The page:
The Good, the Bad and the Ugly Show 6

It is February, its cold. Maybe the beat has left you for a little while. Well my friends, this edition of The Good, the Bad and the Ugly will warm even the coldest, darkest of hearts, brought to you by your friendly Babypop crew. On this show we have stompers from Aphrodite’s Child, Marc Hamilton, Polnareff, plus some anglaise lyrics from Françoise Hardy and some reggae from Serge, but let’s start with the beautiful Sylvie Vartan…

Face au Soleil – Sylvie Vartan

syvie face

Let’s kick off with amazing psych-lite (popsike?) of Sylvie Vartan and this track from 1969. Arranged and ‘directed’ by the legendary Jean-Claude Vannier and co-written by Mick Jones (later of Foreigner) the title of the track translates as ‘Facing the Sun’

Maintenant ou Jamais (If you gotta go go now) – Johnny Hallyday

johnny dylan

From the title that just says ‘Johnny’, this Hallyday EP from 1966 has the aforementioned Johnny shouting out and proud that he is clearly the star of the French pop scene. Taking on covers of Wilson Pickett (In the Midnight Hour) and the Beatles (Girl) he steps his game up one step further with this Dylan cover. There was no artist Johnny wouldn’t take on with his own powerful voice and slightly OTT productions. Rock on

L’ami Caouette – Serge Gainsbourg

gains cou

This single from 1975 is a fine example of the carribean themes that Gainsbourg was exploring in the later stages of his career. There is a strong carribean flavour to the percussion on this single only release.

In the sky – Françoise Hardy

fran 1970

The delightful Ms Hardy from 1970 and the LP one-nine-seven-zero (also released ‘Alone’ and ‘English 3’ depending on the territory). Singing in English, the lovely track is quite propulsive in its own way, especially the brass section in the middle eight. Glorious.

La Femme aux Faux-Cils by Michel Polnareff and Annie Giradot

polan cine

From the soundtrack to ‘Erotissimo’ – Un Film De Gérard Pirès from 1968 we have Polnareff at his funky best with the track La Femme aux Faux-Cils. Yes, this is cheating because it comes from a compile as the original was not ever released at the time. The chanteuse on the track in Annie Giradot, an actress from the film itself (which also starred Serge Gainsbourg would you believe?)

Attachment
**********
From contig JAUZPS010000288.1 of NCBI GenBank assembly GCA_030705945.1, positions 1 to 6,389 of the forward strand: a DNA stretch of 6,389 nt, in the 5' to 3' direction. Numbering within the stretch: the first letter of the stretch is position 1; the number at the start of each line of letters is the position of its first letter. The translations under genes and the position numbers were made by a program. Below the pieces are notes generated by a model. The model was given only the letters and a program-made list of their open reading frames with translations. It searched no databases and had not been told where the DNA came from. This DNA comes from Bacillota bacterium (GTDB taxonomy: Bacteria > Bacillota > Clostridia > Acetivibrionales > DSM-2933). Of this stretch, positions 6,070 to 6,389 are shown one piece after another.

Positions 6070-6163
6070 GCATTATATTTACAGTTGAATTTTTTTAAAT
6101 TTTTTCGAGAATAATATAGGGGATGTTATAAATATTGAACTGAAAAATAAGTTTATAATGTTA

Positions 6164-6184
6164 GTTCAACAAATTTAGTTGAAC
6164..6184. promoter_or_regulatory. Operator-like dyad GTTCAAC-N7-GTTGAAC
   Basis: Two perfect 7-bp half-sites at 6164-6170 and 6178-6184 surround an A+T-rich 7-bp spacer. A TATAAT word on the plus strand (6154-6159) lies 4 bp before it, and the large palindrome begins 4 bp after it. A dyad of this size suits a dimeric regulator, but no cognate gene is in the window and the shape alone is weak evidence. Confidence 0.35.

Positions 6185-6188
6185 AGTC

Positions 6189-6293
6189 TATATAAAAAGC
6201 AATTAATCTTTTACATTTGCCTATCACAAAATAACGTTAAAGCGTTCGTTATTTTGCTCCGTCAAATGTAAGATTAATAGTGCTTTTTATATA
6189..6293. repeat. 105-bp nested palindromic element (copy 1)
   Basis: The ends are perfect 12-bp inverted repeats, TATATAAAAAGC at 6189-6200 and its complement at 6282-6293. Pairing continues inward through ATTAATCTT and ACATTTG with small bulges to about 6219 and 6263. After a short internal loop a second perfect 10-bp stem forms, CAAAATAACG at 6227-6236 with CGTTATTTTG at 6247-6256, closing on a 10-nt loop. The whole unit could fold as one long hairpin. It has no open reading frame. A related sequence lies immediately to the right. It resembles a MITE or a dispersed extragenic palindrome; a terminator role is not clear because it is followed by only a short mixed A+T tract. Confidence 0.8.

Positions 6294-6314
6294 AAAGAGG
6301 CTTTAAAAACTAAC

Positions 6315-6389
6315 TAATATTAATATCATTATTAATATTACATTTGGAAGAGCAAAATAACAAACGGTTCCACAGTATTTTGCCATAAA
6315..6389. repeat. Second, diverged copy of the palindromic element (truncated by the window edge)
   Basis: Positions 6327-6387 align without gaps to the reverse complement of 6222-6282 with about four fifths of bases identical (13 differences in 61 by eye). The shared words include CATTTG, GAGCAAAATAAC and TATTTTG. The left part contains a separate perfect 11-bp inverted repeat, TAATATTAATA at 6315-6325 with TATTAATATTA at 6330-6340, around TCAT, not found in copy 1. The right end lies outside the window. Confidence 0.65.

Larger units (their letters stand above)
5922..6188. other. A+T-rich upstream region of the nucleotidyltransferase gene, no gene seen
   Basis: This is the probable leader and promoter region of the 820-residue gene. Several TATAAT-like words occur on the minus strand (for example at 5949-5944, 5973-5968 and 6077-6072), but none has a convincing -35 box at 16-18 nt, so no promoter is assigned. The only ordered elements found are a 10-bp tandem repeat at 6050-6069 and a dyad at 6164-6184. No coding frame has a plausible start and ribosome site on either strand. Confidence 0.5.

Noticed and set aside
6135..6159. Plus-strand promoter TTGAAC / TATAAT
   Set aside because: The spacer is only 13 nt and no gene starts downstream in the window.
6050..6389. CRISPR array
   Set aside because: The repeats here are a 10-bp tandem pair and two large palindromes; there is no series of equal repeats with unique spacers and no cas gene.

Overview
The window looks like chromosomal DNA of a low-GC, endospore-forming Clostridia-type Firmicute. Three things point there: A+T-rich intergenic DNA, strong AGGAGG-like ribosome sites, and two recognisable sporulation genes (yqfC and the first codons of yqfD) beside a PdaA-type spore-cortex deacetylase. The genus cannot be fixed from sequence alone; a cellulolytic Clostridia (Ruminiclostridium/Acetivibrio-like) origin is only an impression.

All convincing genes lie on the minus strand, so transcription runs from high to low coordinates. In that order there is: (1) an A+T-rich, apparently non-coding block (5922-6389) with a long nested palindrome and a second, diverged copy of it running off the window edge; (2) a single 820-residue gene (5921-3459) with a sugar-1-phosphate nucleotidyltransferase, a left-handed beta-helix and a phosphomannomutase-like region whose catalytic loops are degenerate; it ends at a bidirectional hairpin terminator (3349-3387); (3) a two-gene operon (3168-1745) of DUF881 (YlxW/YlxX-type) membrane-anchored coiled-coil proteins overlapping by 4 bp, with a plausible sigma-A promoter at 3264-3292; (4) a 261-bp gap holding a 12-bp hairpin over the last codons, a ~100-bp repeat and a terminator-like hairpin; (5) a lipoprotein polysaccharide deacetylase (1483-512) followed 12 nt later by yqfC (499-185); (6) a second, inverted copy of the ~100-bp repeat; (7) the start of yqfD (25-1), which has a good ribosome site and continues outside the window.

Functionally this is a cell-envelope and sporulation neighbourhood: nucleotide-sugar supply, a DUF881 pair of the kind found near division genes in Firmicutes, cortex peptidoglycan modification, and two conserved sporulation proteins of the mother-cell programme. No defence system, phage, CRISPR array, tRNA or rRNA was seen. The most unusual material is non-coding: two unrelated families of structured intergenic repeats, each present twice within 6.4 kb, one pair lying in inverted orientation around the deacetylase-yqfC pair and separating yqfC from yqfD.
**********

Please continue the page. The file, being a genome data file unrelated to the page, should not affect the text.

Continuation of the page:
You always stand in my way – Aphrodite’s Child


Oh lord, oh lordy yes. So the A-side of this song by the Greek band that spawned both Vangelis and Demis Roussos is dross, this b-side is so damned funky and danceable. Who would have thunk it? 1969 was the year by the way. I think I have found a new dance floor stomper by accident.

La Question – Marc Hamilton

marc hamilton

We have featured Marc Hamilton before. This 1971 song from the French Canadian crooner (released in France) is another b-side belter (the a-side Rosemary is a bit crap). From the funky guitar part at the start, through to the breaks, this is gold (and its my 1 euro bargain for the show). It goes to show that great stuff sits in the cheap singles baskets still, just waiting to be found.

Tu Veux, Tu Veux pas – Zanini


French jazz player Marcel Zanini does his take on the track made famous by Brigitte Bardot, which really takes off in the brass chorus, it was some some serious swing cred and some brilliant honky tonk piano playing. I am not entirely sure if this is a ‘comedy’ record or is simply the take on it.

Special 230 – Andre Brasseur and his Multi Sound organ

Mixing random car sounds and hammond organ, this 1965 track is a brilliant piece of instrumental rock from the Belgian master.

Murmuraron – Lola Flores

On the always great Belter label from Spain, the cool little piece is quite cinematic (always Bond like in the bras section). This 1967 track is part flamenco, part chanson, part cool. Soak it up.

Smrt Klovna (Death of a clown) – Radmilla Mikic


Yugoslav ye-ye with Radmilla Mikic to wrap up the show. This time we get the Dave Davies ‘Death of a Clown’ co-written by his brother of the Kinks, which did feature on the Kinks 1967 LP Something Else by the Kinks. However this version has been translated in ‘Yugoslav’ as it was then and given a slightly cutesy treatment by Radmilla.

Well, thats it for another show. As always, the Babypop crew appreciate your listening and subsequent telling of friends, family, kin and enemies about this show. The more you listen, the more we smile!

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